Members of campaign group Save Rimrose Valley will this weekend march six miles into Liverpool city centre in their fight to stop a £250m dual carriageway being built. Tony McDonough reports
Save Rimrose Valley campaign group will march six miles into Liverpool city centre on Saturday in the next stage of their battle to stop a £250m dual carriageway being built.
They will stop off at the headquarters of Liverpool City Region Combined Authority on Mann Island. Here they will meet with Cllr Steve Foulkes, chair of the authority’s Transport Committee.
National Highways first unveiled plans for the Port of Liverpool Access Road in 2017. It is designed to alleviate congestion on Dunningsbridge Road. Work was sipped to begin on the scheme in 2020.
It would see Rimrose Valley Country Park cut in half by the proposed A5036 Princess Way. A pressure group. Save Rimrose Valley – was formed in 2017 to fight the proposals.
In April 2022 National Highways told LBN it was still “fully committed” to the three-and-a-half mile dual carriageway. However, by September Labour MPs Peter Dowd and Bill Esterson, and Metro Mayor Steve Rotheram, urged the Government to rethink the plan.
And in March this year Transport Secretary, Mark Harper further delayed the project. He has moved it into the next period of Road Investment Strategy projects, collectively known as RIS3, to be developed between 2025 and 2030.
However, despite being pleased the project has been pushed back six years the campaigners are determined to keep going until the scheme is scrapped altogether.
They will tell Cllr Foulkes the road scheme would undermine the objectives of the Metro Mayor to reduce traffic, improve air quality, decarbonise transport, and to improve public transport and provision for cycling and walking.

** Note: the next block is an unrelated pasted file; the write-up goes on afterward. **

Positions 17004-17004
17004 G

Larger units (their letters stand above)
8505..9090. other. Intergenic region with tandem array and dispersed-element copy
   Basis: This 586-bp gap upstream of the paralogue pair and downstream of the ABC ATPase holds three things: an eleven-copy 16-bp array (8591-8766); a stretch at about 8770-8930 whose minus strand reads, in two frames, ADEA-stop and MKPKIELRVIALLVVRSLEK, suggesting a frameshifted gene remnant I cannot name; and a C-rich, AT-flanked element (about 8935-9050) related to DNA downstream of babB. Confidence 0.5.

Speaking on behalf of the campaigners, Stuart Bennett said: “We’re really excited to be bringing people together again to unite in opposing National Highways’ insane plans.
“Our previous events have been fun and positive and showed the huge strength of feeling against this road. This is set to be another memorable occasion.
“It’s outrageous that National Highways wants to build on the only remaining green space of its kind in our already heavily polluted borough. The road would just make things worse and benefit no one but Peel Ports (operator of the Port of Liverpool).
Their walk will end at LUSH cosmetics’ Liverpool store in Church Street. LUSH has supported the Save Rimrose Valley campaign since it began six years ago, with grants and the hosting in-store events.
Save Rimrose Valley has previously held demonstrations outside the Port of Liverpool and at National Highways’ regional headquarters.
Stuart added: “Rather than building more destructive roads, we need to be investing in public transport, active travel provision and – in this instance – alternative means of servicing a port in a residential setting.
“Until this happens, people in South Sefton will continue to die, or have their lives shortened by air pollution.”